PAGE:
What if Burns turned up in your kitchen?

That's the question posed by Liz Lochhead's off-the-wall new play, the first in a BBC Scotland series.

IT'S ONCE again the season of steamy eviscerations, as the Ayrshire Bard is toasted, misappropriated and dissected along with the haggis. So here's to a heav'n taught ploughman, radical dissenter, nationalist, freemason, sexist… and Bob Dylan fan?

Haud on: there's more. In Liz Lochhead's new play, the poet materialises without a by-your-leave in the 21st-century London kitchen of Roberta McGee, an exiled and divorced Scot and college lecturer, and decidedly not a woman given to Burnsian frolics. He turns out to be not only a devotee of Mr Zimmerman, but of also of Leonard Cohen, Tom Waits, Joni Mitchell – you name them. Scotland's songwriter par excellence may have succumbed to rheumatic fever in 1796, but he's clearly kept up to speed on anyone who's chewed a pencil stub over a lyric since.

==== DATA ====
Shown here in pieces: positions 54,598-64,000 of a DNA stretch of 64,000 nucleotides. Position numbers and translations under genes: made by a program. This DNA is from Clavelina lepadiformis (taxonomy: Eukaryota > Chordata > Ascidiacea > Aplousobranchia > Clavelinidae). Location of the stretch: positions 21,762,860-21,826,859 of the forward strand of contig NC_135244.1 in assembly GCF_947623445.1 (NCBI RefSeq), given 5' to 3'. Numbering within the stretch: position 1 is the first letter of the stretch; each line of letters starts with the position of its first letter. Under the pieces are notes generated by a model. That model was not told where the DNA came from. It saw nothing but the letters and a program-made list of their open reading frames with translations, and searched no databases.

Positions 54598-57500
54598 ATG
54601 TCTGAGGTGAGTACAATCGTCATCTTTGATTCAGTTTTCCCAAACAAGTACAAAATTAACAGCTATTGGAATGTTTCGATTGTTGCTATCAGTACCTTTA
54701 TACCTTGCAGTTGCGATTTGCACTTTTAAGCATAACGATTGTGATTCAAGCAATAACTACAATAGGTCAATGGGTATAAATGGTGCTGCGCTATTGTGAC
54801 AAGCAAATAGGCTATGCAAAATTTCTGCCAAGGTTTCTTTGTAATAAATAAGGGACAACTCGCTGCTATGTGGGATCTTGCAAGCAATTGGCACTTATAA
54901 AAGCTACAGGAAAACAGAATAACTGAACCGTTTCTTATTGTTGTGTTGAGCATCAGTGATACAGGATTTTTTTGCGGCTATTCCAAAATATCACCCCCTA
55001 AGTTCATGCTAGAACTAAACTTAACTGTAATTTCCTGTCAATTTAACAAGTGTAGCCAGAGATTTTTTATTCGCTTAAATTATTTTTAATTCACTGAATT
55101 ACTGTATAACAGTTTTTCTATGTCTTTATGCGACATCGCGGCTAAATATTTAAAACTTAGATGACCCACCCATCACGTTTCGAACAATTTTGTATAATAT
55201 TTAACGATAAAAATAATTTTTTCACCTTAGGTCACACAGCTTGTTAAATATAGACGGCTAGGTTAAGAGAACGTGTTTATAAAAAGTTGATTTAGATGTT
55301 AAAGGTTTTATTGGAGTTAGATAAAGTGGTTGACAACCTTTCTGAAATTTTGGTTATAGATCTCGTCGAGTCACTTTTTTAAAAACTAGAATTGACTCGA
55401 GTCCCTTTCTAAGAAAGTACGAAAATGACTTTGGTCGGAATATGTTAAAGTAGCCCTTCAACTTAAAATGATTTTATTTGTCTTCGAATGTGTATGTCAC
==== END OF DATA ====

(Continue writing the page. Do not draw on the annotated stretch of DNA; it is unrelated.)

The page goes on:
The mid-life Roberta's close encounter with the immortal Robert (they share a birthday) is the stuff of Lochhead's My Heart's in the Highlands, which kicks off BBC Radio Scotland's drama programme for 2008 next Friday – the Bard's birthday.

This surreal, if wryly affectionate ploy manages to wrap up Burns Night with empty-nest syndrome and seasonal depression, and is laced with characteristically waspish Lochhead wit – "Nigella? Whit's she got to do with the price of Spam in Dumbarton?" retorts Roberta's mother during a discussion of haggis.

"Most fantasies start with 'What if?'" says Lochhead. "I was listening to Raymond Briggs talking about The Snowman, and what if the snowman came indoors? So if you start with a bit of fantasy, then go about it quite logically – what if Burns could be in your kitchen?"